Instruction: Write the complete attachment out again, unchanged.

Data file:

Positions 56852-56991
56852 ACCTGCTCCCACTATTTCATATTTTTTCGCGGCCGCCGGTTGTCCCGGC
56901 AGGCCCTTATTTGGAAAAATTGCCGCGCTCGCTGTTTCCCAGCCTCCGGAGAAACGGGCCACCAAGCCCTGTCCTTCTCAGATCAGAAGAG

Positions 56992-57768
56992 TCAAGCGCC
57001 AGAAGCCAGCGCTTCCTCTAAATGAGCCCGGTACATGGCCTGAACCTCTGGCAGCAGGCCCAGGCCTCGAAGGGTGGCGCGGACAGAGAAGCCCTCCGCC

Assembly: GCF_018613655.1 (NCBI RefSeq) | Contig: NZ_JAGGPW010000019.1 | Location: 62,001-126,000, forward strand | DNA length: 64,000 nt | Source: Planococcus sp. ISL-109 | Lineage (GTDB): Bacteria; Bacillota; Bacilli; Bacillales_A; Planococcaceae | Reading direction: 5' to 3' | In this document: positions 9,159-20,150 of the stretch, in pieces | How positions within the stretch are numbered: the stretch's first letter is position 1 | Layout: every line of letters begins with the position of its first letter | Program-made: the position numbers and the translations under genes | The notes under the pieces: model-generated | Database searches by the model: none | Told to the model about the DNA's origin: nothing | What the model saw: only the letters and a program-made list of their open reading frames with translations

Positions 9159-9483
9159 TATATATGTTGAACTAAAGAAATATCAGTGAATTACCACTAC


Positions 56852-56991
56852 ACCTGCTCCCACTATTTCATATTTTTTCGCGGCCGCCGGTTGTCCCGGC
56901 AGGCCCTTATTTGGAAAAATTGCCGCGCTCGCTGTTTCCCAGCCTCCGGAGAAACGGGCCACCAAGCCCTGTCCTTCTCAGATCAGAAGAG

Positions 56992-57768
56992 TCAAGCGCC
57001 AGAAGCCAGCGCTTCCTCTAAATGAGCCCGGTACATGGCCTGAACCTCTGGCAGCAGGCCCAGGCCTCGAAGGGTGGCGCGGACAGAGAAGCCCTCCGCC

Assembly: GCF_018613655.1 (NCBI RefSeq) | Contig: NZ_JAGGPW010000019.1 | Location: 62,001-126,000, forward strand | DNA length: 64,000 nt | Source: Planococcus sp. ISL-109 | Lineage (GTDB): Bacteria; Bacillota; Bacilli; Bacillales_A; Planococcaceae | Reading direction: 5' to 3' | In this document: positions 9,159-20,150 of the stretch, in pieces | How positions within the stretch are numbered: the stretch's first letter is position 1 | Layout: every line of letters begins with the position of its first letter | Program-made: the position numbers and the translations under genes | The notes under the pieces: model-generated | Database searches by the model: none | Told to the model about the DNA's origin: nothing | What the model saw: only the letters and a program-made list of their open reading frames with translations

Positions 9159-9483
9159 TATATATGTTGAACTAAAGAAATATCAGTGAATTACCACTAC